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Co Down solicitor Annett swindled £400,000 from bank to buy into legal practice

By John Cassidy

Published 29/04/2016

A lawyer said that solicitor David Annett was now ‘a broken man’
A lawyer said that solicitor David Annett was now ‘a broken man’

A Co Down solicitor defrauded a bank of £400,000 to help buy a partnership in a legal practice and an apartment in England, a court has heard.

David Annett (38), from Church Road, Dromara, pleaded guilty at Craigavon Crown Court to four charges that spanned a five-year period.

The father-of-three admitted defrauding First Trust Bank, two counts of theft and transferring more than £110,000 of criminal property out of his employer's business account.

Nicola Auret, prosecuting, told Judge Patrick Lynch QC that the offences came to light in August 2012 when Annett walked into Lurgan police station.

She told the court that in 2007, while working for Portadown-based JP Hagan Solicitors, he was "approached by a senior partner who asked him if he wanted to become a partner in the firm".

"The offer came at a cost - £250,000," the lawyer added. "The defendant remortgaged his home at Church Road with First Trust Bank/Allied Irish Bank."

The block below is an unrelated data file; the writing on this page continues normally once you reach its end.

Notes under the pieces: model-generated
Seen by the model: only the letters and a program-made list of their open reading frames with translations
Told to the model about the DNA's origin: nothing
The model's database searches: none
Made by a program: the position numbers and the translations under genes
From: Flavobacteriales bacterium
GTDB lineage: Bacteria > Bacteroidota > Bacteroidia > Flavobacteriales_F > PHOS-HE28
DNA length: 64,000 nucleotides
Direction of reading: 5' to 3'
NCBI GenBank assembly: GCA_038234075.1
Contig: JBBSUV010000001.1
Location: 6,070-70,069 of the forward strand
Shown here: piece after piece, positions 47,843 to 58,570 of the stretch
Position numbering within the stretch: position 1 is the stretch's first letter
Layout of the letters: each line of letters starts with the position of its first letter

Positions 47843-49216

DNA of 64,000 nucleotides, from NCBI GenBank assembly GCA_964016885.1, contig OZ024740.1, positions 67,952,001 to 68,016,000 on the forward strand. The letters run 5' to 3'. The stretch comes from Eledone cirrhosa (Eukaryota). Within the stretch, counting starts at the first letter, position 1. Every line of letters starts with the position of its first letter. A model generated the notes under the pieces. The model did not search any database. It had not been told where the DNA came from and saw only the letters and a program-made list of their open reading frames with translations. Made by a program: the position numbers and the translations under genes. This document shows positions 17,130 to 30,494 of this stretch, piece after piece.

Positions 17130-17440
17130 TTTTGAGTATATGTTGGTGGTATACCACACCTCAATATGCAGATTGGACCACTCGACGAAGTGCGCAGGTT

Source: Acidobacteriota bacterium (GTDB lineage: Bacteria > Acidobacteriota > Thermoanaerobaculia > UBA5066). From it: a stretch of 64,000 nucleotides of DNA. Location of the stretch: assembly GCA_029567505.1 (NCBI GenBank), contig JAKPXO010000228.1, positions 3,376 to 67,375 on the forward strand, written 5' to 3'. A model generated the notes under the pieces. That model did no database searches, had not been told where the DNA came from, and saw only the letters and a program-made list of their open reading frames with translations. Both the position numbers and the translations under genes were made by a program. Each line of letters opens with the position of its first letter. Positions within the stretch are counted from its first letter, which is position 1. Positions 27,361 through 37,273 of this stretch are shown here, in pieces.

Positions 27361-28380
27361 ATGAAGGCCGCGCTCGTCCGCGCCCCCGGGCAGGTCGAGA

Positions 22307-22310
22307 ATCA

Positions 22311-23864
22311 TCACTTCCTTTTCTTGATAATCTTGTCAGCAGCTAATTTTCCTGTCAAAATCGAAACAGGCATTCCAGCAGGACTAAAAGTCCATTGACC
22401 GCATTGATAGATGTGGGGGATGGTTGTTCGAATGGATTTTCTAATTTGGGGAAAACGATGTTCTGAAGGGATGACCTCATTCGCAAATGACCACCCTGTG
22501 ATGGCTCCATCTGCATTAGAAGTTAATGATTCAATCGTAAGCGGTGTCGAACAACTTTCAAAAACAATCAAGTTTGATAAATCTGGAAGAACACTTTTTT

In December 2007, First Trust Bank received his application for a £400,000 remortgage.

Mr Annett, the court heard, already had an existing mortgage that totalled £220,000.

Ms Auret said that another solicitor in the practice signed the mortgage applications to say that he was doing the conveyancing on the property when in fact Annett was doing the conveyancing.

The defendant also applied for an unsecured loan of £80,000.

Judge Lynch QC was told that by agreeing to the remortgage and by releasing the funds, First Trust Bank believed that "they would be the first charge on the property".

In February 2008, the funds were released to JP Hagan's solicitors with the monies to be used to settle the home loan mortgage and to "pay the £250,000 to up take up the partnership in his firm".

However, Ms Aurett said that the home loan mortgage "was not discharged" and "the defendant accessed the business account and transferred the entire amount of monies into his personal account".

Defence QC Alan Kane told the judge that Annett was now a "broken man".

Judge Lynch QC said he needed time to reflect on the large amount of evidence and told the court that he would pass sentence on May 6.

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